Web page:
As a multiple-award-winning poet and founding member of Breakwater Books, Tom Dawe is a treasure of the Newfoundland writing scene. His newest
New and Collected Poems (Breakwater Books) gathers each of his published collections and uncollected poems to span five decades of poetic achievement. Below we chat with Tom about how his idea of poetry has changed, how he begins his poems, his history of collaboration with other poets, and more.
All Lit Up: Your most recent collection New and Collected Poems spans five decades of your work and includes each of your published collections plus new work—that’s quite an achievement. Has your idea of what poetry is changed since you began writing poems?
Tom Dawe: My ideas on the nature of poetry have changed somewhat since I began writing in the sixties. In fact, when I read them now, some of my earliest poems seem a bit unfamiliar to me, notes from another time, efforts that have winged off into the world on lives of their own. Philosophers through the ages have always been intrigued by the self. What is it in us that remains the same, what changes? Over the decades I know I've been a number of selves. The poetry of my hippy years seems far removed from my latest haiku-like compositions. My outport poems are a universe away from my protest poems. I find it interesting that many poets have written poems about what poetry is. I love Margaret Avison's poem "Poetry Is" where she says "Poetry is always in / unfamiliar territory." And then she adds: "At a ball game when / the hit most matters / and the crowd is half-standing / already hoarse, then poetry's / eye is astray to a / quiet area to find out / who picks up the bat the runner / flung out of his runway."
ALU: How do you begin a poem?
TD: I've begun poems in many ways. Sometimes I've carried an idea for years, and an idea might not be something all worked out but, as Picasso used to say, a starting point. At other times a poem is ready to be written down almost immediately. I have jottings in notebooks that could become poems. Hopefully, some of them will. There are times, however, when I go to my notebook and wonder why the hell I put that note there in the first place. Alden Nowlan has a poem about how poems come about for him; it's called "The Encounter, the Recognition." It means a lot to me: "There's a path through the woods, or a corridor / in an empty building. I enter it / at both ends and walk slowly toward myself. / I am wholly drunk. / I am wholly sober. / We meet midway / and recognize one another. / 'Hello, Alden,' I say. / That's how my best poems are created."
ALU: You have a history of collaborating with other artists and writers, like Gerald Squires in Where Genesis Begins. What do you enjoy about the collaboration process?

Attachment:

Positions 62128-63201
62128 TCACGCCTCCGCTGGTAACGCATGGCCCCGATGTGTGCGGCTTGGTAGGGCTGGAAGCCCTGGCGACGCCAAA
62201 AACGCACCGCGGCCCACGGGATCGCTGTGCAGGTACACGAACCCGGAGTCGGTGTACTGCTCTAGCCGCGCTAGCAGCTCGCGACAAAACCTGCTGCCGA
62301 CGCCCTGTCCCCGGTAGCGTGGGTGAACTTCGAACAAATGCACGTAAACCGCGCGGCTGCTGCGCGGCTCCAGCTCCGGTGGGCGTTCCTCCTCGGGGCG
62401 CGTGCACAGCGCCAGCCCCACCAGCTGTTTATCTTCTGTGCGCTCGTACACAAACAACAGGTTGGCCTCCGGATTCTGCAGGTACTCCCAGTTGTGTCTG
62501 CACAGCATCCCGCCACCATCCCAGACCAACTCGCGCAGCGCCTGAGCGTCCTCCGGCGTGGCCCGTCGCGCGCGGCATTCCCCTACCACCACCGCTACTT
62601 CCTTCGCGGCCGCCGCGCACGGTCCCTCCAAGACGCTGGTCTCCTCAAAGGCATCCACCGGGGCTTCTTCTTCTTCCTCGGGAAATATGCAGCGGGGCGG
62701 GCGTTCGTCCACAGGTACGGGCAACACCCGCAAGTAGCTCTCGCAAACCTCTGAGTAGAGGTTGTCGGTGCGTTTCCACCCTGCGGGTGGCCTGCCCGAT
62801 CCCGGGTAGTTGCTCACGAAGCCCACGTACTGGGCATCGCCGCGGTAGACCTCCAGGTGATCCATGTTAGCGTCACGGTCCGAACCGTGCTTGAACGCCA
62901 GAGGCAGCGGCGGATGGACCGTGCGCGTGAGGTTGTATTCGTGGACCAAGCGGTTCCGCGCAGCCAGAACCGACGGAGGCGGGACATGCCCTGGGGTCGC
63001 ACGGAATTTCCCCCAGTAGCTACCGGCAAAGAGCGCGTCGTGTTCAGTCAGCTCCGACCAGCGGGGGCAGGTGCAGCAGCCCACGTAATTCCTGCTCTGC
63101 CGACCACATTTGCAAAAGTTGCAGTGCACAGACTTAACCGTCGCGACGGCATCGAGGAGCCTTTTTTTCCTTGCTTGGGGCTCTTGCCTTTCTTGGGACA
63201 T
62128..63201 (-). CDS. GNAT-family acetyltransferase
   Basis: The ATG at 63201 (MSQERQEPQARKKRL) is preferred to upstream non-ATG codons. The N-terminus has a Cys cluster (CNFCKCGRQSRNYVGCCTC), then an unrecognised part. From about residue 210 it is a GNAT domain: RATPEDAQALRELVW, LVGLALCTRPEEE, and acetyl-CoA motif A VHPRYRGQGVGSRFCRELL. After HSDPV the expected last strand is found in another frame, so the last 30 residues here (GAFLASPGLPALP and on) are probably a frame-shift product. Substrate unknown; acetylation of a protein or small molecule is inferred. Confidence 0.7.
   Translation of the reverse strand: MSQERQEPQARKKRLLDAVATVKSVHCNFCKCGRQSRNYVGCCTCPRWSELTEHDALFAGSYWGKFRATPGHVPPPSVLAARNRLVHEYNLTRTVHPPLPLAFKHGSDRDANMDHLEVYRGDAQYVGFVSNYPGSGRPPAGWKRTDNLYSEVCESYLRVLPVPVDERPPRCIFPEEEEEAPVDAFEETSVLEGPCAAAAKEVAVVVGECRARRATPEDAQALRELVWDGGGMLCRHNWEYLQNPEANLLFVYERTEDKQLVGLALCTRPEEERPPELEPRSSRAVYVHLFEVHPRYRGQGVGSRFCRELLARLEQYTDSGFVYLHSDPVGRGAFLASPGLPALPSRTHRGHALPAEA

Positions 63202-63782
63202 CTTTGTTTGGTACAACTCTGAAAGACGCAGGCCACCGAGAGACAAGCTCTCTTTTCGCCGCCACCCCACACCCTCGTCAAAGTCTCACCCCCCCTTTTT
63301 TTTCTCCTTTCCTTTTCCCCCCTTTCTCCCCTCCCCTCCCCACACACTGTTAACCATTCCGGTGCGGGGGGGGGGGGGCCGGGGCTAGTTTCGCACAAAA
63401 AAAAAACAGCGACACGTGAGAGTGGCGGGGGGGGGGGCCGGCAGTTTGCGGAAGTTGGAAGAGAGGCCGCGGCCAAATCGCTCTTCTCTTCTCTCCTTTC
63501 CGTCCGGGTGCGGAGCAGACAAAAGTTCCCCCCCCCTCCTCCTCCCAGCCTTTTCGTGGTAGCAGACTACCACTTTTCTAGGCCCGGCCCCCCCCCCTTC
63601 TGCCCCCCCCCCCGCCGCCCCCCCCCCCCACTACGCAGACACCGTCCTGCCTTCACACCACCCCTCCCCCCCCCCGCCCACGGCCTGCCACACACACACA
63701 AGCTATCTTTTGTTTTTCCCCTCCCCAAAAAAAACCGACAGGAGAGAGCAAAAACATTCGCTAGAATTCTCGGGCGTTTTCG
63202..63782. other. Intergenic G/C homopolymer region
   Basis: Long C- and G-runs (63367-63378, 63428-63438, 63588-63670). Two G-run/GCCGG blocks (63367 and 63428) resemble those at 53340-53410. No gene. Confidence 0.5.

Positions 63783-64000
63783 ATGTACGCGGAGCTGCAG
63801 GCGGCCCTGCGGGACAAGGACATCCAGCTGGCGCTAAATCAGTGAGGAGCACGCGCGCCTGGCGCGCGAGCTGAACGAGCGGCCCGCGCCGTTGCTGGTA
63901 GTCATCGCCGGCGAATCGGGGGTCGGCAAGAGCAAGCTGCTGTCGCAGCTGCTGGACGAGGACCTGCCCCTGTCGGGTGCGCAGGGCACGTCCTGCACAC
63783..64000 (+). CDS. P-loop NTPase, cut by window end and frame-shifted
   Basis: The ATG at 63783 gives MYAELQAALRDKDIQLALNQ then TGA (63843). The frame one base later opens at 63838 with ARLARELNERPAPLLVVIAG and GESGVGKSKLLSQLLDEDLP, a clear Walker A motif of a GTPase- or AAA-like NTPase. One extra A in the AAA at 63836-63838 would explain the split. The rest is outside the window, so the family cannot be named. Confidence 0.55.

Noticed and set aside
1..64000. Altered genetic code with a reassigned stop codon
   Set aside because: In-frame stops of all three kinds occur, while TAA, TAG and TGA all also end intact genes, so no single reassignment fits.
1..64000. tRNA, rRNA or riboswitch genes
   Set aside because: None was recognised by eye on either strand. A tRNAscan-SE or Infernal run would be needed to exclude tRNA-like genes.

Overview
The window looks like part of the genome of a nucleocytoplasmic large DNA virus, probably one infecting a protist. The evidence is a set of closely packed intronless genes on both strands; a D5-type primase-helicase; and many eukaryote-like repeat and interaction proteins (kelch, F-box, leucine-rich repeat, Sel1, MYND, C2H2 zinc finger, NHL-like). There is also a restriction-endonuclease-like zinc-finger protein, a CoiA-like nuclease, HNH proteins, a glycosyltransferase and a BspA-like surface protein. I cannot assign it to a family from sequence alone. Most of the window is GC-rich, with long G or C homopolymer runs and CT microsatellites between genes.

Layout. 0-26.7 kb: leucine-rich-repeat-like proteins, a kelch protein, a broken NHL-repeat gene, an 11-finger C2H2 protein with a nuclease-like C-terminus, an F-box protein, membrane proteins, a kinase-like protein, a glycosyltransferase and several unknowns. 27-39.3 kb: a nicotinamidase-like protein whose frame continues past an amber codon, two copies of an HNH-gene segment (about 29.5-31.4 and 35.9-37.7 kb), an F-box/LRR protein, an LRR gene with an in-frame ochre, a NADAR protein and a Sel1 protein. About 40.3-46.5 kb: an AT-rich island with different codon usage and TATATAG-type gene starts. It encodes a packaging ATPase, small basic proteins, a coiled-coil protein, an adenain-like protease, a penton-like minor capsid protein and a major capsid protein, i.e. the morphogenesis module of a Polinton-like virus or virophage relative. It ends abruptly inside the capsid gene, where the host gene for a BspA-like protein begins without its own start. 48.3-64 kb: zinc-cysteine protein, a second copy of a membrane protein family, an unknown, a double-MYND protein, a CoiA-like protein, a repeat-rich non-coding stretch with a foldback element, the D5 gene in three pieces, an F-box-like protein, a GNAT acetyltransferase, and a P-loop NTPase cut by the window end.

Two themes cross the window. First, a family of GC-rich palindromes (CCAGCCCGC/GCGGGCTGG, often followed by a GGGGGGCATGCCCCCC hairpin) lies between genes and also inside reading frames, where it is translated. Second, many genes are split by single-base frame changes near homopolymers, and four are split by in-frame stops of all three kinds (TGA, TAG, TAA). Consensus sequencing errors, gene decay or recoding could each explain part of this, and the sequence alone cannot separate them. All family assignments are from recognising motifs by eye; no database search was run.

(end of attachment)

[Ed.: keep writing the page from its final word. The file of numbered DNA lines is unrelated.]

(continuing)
TD: I especially enjoyed collaborating with Gerry Squires on Where Genesis Begins. Gerry was a dear friend and it was amazing that we often thought along similar lines. Gerry was a great lover of poetry; he had a poetic outlook on our place in the universe. And I too, in my earlier years, had been a painter. Sometimes we were working on the same subject without realizing it. For example, when I was working on the poem, "Lot's Wife," Gerry, unknown to me, was working on a large oil painting of the same title. We took this to be an auspicious sign. On the day we decided to do the book, we sighted a magnificent, once-in-a-lifetime eagle perched on the erratic rock outside Gerry's studio.
ALU: What, outside of other books/writers, inspires your writing?
TD: Of course, I am inspired by other books and writers but there are all kinds of inspirations. I am inspired by the richness of our folklore. Einstein once said that if you want your children to be intelligent, read them fairy tales. I am also inspired by the natural world and our place in this wonderful universe. As Georgia O'Keeffe used to say, I strive to make my unknown known. I am amazed at how chance and choice converge to make us who we are. I am moved by that child who lives within each one of us, the one who never grows up.
ALU: What are you reading right now?
TD: Right now, I am reading the letters of Georgia O'Keeffe, The Short Stories of Eudora Welty and re-reading Desert Solitaire by Edward Abbey.
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Tom Dawe is renowned for his work in poetry, folklore, and children’s literature. The recipient of numerous awards, he has been the St. John’s Poet Laureate, and in 2012 he was named to the Order of Canada. Dawe lives in Conception Bay South, NL.
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Thanks to Tom for answering our questions, and to Samantha at Breakwater Books for connecting us! You can order a copy of New and Collected Poemshere.
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